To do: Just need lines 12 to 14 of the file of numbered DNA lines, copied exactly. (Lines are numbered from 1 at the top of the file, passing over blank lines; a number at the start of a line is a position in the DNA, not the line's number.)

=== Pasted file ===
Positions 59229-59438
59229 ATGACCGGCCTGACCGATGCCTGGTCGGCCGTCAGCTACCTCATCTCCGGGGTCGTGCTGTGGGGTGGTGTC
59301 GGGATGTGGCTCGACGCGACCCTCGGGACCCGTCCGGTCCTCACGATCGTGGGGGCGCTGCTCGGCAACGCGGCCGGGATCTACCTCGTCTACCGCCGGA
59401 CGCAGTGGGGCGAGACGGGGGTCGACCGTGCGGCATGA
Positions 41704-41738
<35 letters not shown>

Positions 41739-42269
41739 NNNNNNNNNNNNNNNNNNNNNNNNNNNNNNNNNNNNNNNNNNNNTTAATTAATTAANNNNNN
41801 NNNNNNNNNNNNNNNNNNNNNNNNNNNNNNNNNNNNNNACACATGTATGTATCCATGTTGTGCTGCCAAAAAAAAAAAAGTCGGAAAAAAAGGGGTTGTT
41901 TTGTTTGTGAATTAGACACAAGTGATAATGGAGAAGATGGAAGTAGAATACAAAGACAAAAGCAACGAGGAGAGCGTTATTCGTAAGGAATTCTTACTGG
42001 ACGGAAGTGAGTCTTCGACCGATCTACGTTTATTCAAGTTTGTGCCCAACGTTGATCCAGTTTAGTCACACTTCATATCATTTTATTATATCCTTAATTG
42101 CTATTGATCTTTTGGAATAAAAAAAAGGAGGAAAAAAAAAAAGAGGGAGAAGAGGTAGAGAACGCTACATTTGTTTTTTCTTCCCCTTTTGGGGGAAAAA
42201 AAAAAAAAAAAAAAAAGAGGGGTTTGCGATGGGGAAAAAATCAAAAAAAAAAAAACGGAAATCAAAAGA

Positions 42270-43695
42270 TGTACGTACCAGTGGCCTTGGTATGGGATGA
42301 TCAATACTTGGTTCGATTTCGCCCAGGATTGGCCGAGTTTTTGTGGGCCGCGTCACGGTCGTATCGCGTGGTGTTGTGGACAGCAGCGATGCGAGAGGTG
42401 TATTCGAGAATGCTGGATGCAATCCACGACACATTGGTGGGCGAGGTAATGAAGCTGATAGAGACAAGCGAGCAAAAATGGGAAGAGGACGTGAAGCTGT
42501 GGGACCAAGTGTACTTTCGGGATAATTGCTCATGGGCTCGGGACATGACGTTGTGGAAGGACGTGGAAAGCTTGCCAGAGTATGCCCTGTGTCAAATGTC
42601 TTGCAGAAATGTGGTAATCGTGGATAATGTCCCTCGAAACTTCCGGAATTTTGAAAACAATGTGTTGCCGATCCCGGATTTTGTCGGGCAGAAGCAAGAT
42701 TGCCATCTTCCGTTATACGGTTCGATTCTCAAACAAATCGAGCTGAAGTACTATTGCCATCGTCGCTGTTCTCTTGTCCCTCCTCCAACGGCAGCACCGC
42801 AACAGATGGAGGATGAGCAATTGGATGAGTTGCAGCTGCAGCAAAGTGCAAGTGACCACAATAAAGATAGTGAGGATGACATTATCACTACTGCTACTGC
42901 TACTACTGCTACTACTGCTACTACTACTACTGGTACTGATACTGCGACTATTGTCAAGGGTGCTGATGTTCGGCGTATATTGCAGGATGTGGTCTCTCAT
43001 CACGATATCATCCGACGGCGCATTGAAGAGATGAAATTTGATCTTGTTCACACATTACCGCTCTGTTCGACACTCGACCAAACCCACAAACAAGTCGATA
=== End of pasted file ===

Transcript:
42101 CTATTGATCTTTTGGAATAAAAAAAAGGAGGAAAAAAAAAAAGAGGGAGAAGAGGTAGAGAACGCTACATTTGTTTTTTCTTCCCCTTTTGGGGGAAAAA
42201 AAAAAAAAAAAAAAAAGAGGGGTTTGCGATGGGGAAAAAATCAAAAAAAAAAAAACGGAAATCAAAAGA

Positions 42270-43695